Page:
Stress Makes MS Symptoms Worse
Toll on Immune System Mirrors Relapses and Remissions
WebMD News Archive
Sept. 18, 2003 -- Life's ups and downs can make multiple sclerosis (MS) symptoms worse -- probably because serious stress weakens the immune system, a new study shows.
A chronic disease known for unpredictable ups and downs, MS is thought to have links to childbirth and upper respiratory tract infections. Stressful life events have also been suspected, but no studies have ever pinned down the cause.
In their study, appearing in the recent issue of the British Medical Journal, researchers examined this link in 73 men and women being treated for MS symptoms. During a 16-month period, researchers recorded results of the patients weekly clinic visits:
- 70 reported having at least one stressful event in their lives such as job stress, family illness or other problems, house or car problems, deaths in the family, financial problems, or a friend's or pet's illness.
- Patients reported a total of 457 stressful events.
- Of those patients, 56 had 134 episodes of symptom flare-ups and 57 patients had 136 infections.
The findings show that stress doubled the risk of worsening MS symptoms, reports researcher D. Buljevac, PhD, a neurologist with Erasmus Medical Center in Rotterdam, the Netherlands.
Stress may trigger physiological changes that work against the immune system, making it less able to suppress MS symptoms, Buljevac speculates.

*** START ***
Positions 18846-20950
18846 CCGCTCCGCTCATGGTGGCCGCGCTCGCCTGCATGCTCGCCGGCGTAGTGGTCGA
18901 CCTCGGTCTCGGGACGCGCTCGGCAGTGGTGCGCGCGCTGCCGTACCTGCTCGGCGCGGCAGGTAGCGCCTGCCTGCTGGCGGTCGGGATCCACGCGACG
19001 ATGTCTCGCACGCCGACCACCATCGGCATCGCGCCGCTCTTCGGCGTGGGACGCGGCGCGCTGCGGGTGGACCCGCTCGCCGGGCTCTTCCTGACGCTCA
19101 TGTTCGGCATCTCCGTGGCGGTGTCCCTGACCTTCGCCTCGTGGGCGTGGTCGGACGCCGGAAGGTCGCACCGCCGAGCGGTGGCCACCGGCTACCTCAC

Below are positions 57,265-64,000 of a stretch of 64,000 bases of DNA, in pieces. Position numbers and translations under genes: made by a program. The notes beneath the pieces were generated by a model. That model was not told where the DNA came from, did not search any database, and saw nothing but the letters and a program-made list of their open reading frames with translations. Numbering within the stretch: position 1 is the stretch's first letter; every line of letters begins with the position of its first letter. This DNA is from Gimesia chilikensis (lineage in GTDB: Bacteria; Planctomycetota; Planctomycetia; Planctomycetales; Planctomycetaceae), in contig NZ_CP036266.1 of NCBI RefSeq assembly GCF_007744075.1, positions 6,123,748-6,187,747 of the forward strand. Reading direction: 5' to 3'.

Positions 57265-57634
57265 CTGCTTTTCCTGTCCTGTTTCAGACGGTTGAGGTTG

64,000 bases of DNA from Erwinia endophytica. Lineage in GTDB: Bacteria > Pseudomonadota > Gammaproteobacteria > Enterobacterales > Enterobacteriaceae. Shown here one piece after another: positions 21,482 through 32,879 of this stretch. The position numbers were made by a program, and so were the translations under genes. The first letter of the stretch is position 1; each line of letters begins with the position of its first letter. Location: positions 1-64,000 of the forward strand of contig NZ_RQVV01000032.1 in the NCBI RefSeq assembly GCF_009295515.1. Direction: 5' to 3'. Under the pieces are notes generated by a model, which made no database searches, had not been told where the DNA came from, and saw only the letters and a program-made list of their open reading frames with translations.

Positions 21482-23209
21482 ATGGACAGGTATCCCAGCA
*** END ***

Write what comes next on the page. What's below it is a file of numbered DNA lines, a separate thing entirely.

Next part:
Infection also played a role. Stress and infection were independently associated with an increase risk for a flare-up of MS. However, the study did not find an increase in the risk of an infection after a stressful life event.
Dealing with Stress
The key to managing stress-induced flare-ups is to find ways to eliminate the source of stress. First, you must recognize the warning signs the body naturally gives us, such as:
- Anger, an inability to concentrate, unproductive worry, sadness, and frequent mood swings
- Sweaty palms, chronic fatigue, and weight gain or loss
- Overreacting, acting on impulse, using alcohol or drugs, and withdrawing from relationships
To reduce stress:
- Keep a positive attitude.
- Accept that there are events that you cannot control.
- Be assertive instead of aggressive.
- Learn relaxation techniques.
- Exercise regularly. Your body can fight stress better when it is fit.
- Eat well-balanced meals.
- Rest and sleep. Your body needs time to recover from stressful events.
- Don't rely on alcohol or drugs to reduce stress.
Learning to cope with stress may help keep MS symptoms from flaring up, researchers say.